Ant Master, I had it in my head that it was a Stephen King tale too. I think I must have got it mixed up with Christine.

Anonymous said...

In the spirit of general goofiness around here today, I thought I might recommend Bulldozer by Iggy Pop, also on the U-tubes, a perfect sound-track for the Killdozer comic.

Brendan said...

Well, I made it.

I have to say that having recently watched some early original Planet of the Apes films - not to mention some Pertwee era Doctor Whos - the lurching, jarring sounds of the 'menace' held no (aesthetic) fear for me. The 'music' of many films of the era seems to have been scored by John Cage with a stylophone. Killdozer's audials were remarkably restrained, even subtle by comparison.

It's a simple, rather good idea, done without unnecessary fuss or padding.

I liked it. I liked it because its sparse characterisation, all-male cast and single-focus plot (indeed rather like The Thing, again) just seems right for the theme, and it was all very satisfactorily of its time. It made me come over all 70s, and all that was missing was an Aztec Bar and a cushion to hide behind.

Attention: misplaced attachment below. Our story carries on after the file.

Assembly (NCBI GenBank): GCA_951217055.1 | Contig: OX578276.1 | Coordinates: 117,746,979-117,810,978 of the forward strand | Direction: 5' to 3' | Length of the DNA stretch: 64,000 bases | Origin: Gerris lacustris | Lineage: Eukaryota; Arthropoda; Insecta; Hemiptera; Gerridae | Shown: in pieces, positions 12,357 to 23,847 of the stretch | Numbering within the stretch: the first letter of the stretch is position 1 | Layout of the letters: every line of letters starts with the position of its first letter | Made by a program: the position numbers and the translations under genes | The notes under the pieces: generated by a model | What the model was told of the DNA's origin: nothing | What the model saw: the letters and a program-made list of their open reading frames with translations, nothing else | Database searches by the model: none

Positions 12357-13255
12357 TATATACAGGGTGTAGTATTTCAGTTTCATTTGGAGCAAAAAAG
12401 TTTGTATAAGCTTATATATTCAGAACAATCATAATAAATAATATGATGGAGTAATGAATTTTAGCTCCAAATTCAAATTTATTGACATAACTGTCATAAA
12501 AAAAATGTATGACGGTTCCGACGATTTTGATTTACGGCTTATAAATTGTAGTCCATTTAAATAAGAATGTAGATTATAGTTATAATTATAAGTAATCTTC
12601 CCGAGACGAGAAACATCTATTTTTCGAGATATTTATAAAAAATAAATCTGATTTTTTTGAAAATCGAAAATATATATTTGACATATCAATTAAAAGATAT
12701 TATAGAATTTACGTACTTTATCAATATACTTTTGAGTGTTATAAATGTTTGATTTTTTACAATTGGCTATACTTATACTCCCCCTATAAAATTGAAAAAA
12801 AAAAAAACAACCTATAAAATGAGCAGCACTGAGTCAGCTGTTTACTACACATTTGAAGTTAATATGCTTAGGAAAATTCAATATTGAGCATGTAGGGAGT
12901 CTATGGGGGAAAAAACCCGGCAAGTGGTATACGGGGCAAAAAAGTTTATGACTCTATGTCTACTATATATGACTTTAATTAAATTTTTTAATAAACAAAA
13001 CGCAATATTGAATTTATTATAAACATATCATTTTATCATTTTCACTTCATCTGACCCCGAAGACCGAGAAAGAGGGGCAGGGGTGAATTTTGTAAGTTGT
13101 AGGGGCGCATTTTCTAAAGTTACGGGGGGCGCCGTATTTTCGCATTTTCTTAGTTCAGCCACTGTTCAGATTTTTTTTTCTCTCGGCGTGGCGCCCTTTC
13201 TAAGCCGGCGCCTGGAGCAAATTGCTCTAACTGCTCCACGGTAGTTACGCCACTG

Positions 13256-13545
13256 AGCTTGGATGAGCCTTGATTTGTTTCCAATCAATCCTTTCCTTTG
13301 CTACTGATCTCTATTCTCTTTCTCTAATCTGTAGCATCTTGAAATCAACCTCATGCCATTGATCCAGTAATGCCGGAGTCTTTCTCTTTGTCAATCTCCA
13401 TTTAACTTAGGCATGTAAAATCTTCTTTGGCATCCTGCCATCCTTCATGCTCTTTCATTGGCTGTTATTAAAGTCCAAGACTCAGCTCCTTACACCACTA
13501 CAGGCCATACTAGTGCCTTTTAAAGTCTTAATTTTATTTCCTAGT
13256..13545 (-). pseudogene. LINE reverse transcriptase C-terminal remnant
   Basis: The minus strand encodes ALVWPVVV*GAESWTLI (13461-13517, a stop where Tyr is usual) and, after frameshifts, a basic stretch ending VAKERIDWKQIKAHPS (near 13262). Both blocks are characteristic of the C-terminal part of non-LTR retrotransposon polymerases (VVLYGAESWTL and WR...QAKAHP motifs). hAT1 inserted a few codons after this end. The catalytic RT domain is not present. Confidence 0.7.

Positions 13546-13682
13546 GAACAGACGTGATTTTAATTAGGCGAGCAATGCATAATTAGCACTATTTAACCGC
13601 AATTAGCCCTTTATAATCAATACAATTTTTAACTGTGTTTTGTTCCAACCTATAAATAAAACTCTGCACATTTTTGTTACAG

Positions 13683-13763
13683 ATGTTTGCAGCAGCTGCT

Thumbs up.

Anonymous said...

I vaguely remember the TV movie, with Clint Walker, Carl Betz, Neville Brand, and James Wainwright. Several people who had read the original Ted Sturgeon story said the movie was a letdown.

"Duel," with Dennis Weaver as a motorist in a small car menaced by a tractor-trailer truck (i.e., lorry), was a huge hit. I suspect "Killdozer" was bought and filmed because ABC-TV was looking for something similar.

IIRC, Clint Walker was also in "Snowbeast," although I may have it confused with some other Bigfoot/Abominable Snowman movie.

Steve W. said...

Clint Walker. I'd totally forgotten about him. My main memory of him is him being in some sort of advert involving him shooting tin cans. I don't have a clue what he was advertising.

Anonymous said...

I never saw that advert, and I haven't been able to find it on YouTube.

Walker was very popular in the late 1950's, as the star of "Cheyenne." He was best known for TV Westerns, although he also played one of the convicts in "The Dirty Dozen."